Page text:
Nadal, again: It doesn’t get much more anticlimactic than Rafael Nadal winning Barcelona. In his five matches, he lost 21 games; he lost more than two games in only three of his ten sets.
I’m not sure whether David Ferrer will ever manage to beat Nadal on clay–based on the last two weeks, it’s not going to happen anytime soon–but Ferrer does make things interesting. The outcome is never really in doubt, but Ferrer is one of the few guys (Andy Murray is another, I’m sure Novak Djokovic will add himself to the list soon) who can challenge Nadal in rallies on clay. Ferrer even managed to string together a few strong points and break serve in the second set yesterday.
I’m standing behind my earlier prediction that Nadal will lose a match on clay, but I’m having a hard time visualizing it.
Rankings: By reaching the semifinals in Barcelona, Nicholas Almagro reached the top 10 for the first time, displacing Mardy Fish. Ivan Dodig, the other semifinal loser this week, also reached a career high, rising 12 places to #44.
The winner at the Napoli challenger was Thomas Schoorel, who gained 9 places to hit #117, a second career high in as many weeks. In Santos, Joao Souza won the title, jumping 27 spots to #148.
This week’s loser is Fernando Verdasco, who didn’t even try to defend his title in Barcelona. He falls three places to #15. Last year’s finalist, Robin Soderling, stays at #5 but loses 245 points, roughly half of his lead over #6 Ferrer.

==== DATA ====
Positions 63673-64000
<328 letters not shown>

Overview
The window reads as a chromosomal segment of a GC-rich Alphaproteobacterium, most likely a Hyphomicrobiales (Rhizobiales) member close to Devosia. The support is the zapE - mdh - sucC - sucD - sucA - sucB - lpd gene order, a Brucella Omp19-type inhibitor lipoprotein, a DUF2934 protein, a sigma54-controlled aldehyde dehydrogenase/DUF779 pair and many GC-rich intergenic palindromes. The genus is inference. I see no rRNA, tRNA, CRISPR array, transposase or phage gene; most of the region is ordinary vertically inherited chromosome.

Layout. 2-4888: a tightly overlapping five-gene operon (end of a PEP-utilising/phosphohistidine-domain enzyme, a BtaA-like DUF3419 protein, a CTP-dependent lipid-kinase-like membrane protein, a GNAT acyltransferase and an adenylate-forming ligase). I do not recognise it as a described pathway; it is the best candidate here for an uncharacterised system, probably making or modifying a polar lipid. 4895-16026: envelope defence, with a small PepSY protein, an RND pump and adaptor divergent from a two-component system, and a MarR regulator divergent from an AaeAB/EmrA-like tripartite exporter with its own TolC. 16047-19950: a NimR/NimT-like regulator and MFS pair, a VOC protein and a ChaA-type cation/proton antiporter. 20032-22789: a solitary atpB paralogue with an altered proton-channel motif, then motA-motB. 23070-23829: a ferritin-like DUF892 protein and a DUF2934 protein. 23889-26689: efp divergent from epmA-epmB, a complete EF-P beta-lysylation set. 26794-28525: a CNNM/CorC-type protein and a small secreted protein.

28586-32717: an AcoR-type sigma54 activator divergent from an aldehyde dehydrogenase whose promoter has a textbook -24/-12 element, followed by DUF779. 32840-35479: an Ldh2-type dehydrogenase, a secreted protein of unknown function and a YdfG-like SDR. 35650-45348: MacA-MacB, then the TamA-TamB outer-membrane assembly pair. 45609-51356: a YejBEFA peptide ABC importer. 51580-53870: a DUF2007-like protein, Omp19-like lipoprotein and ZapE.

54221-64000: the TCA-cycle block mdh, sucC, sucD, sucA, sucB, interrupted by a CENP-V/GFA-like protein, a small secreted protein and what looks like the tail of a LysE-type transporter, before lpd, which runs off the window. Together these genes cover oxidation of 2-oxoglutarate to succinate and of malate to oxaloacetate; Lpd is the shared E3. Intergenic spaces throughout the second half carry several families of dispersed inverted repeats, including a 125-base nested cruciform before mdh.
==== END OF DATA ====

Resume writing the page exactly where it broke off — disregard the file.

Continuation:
Belgrade: This week there are three ATP 250s, and we’re just finishing up qualifying in all of them. The Belgrade field is headlined by Serbian heroes Djokovic and Viktor Troicki, but the most noteworthy man in the draw is Fernando Gonzalez. Freddy hasn’t played since the U.S. Open, and he hasn’t won a match since the first round of last year’s French. He’ll face qualifier Martin Klizan in the first round.
Estoril: The tournament in Portugal probably features the strongest draw of this week’s three events. Soderling and Verdasco anchor the top and bottom of the draw, respectively, while Milos Raonic and Juan Martin del Potro are among the remaining seeds. Verdasco faces a potentially dangerous second-round draw in Federico Gil, who reached the quarters in Monte Carlo.
Also of note: HT.com favorite Flavio Cipolla (he’s even smaller than Simone Vagnozzi!) qualified for the main draw with a decisive 6-0 6-3 victory over Pablo Carreno-Busta. World #488 Pedro Sousa, from Portugal, also qualified, beating top seed Albert Ramos in three sets. Be careful: Also in the main draw is Portuguese wildcard Joao Sousa, who should not be confused with the Brazilian Joao Souza, winner in Santos last week.
Munich: This event is the only one this week without a top-10 player. Still, the quality of play may be a bit higher than in Belgrade, with Mikhail Youhzny, Marin Cilic, and Stanislas Wawrinka in the field.
Among the qualifiers are Robert Farah, who defeated Dmitri Tursunov in the second round of qualifying, and 20-year-old Russian Andrey Kuznetsov, who beat both Bjorn Phau and Martin Fischer to reach the main draw. Also worth mentioning is fast-rising Cedrik-Marcel Stebe, who beat both Federico del Bonis and Paul Capdeville before losing a three-setter in the qualifying round to Julian Reister.
It may be a rest week for some of the top players, but there’s more than enough to keep us busy until the next Masters Series event. See you tomorrow!